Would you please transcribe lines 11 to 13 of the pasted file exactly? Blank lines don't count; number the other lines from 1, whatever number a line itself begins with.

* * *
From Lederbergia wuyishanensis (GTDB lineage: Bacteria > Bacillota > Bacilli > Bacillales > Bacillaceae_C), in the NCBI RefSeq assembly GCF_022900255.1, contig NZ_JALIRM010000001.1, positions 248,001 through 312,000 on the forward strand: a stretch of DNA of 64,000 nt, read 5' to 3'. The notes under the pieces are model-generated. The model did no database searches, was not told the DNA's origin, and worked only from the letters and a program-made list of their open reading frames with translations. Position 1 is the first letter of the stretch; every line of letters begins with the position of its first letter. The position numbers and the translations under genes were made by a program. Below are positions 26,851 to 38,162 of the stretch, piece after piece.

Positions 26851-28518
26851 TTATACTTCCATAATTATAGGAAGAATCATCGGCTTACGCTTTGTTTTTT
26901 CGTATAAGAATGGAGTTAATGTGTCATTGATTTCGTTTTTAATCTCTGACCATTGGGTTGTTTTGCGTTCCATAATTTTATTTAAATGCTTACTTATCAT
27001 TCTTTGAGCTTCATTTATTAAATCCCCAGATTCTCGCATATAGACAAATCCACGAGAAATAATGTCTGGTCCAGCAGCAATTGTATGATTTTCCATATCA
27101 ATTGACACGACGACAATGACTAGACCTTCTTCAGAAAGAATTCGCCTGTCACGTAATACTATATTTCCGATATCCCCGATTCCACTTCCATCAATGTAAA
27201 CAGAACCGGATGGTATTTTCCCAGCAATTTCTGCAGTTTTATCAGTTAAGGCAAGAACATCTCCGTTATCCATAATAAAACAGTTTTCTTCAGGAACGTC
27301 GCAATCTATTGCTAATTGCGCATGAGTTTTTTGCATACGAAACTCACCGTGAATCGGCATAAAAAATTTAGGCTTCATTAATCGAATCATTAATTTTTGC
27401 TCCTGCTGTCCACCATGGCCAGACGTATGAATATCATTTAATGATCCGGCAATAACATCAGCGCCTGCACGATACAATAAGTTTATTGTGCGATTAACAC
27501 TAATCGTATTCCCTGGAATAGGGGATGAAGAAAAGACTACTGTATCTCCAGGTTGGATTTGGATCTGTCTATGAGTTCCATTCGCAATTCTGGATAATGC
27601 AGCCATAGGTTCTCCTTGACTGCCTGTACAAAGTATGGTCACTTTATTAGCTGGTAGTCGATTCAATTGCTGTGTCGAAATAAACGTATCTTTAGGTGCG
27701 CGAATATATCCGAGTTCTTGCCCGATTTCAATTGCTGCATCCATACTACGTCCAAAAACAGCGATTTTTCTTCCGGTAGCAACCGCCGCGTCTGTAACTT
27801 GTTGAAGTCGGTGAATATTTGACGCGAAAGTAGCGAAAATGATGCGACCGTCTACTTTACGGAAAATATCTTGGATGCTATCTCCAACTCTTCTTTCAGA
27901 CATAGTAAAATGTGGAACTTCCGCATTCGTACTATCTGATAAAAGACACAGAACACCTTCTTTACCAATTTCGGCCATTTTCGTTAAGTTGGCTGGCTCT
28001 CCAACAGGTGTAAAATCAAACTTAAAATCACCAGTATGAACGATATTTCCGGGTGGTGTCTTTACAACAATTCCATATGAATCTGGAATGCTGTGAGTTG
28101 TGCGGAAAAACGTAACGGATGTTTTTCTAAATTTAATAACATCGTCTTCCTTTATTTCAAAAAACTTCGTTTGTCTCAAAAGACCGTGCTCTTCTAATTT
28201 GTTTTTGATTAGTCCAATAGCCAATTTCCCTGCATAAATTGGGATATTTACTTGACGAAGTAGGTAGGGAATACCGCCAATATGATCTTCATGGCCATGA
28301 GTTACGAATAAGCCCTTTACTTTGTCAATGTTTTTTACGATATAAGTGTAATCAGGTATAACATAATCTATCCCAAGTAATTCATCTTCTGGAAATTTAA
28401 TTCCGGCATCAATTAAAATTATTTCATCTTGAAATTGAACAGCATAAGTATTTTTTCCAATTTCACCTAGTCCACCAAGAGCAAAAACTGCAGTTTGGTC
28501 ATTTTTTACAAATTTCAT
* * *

27601 AGCCATAGGTTCTCCTTGACTGCCTGTACAAAGTATGGTCACTTTATTAGCTGGTAGTCGATTCAATTGCTGTGTCGAAATAAACGTATCTTTAGGTGCG
27701 CGAATATATCCGAGTTCTTGCCCGATTTCAATTGCTGCATCCATACTACGTCCAAAAACAGCGATTTTTCTTCCGGTAGCAACCGCCGCGTCTGTAACTT
27801 GTTGAAGTCGGTGAATATTTGACGCGAAAGTAGCGAAAATGATGCGACCGTCTACTTTACGGAAAATATCTTGGATGCTATCTCCAACTCTTCTTTCAGA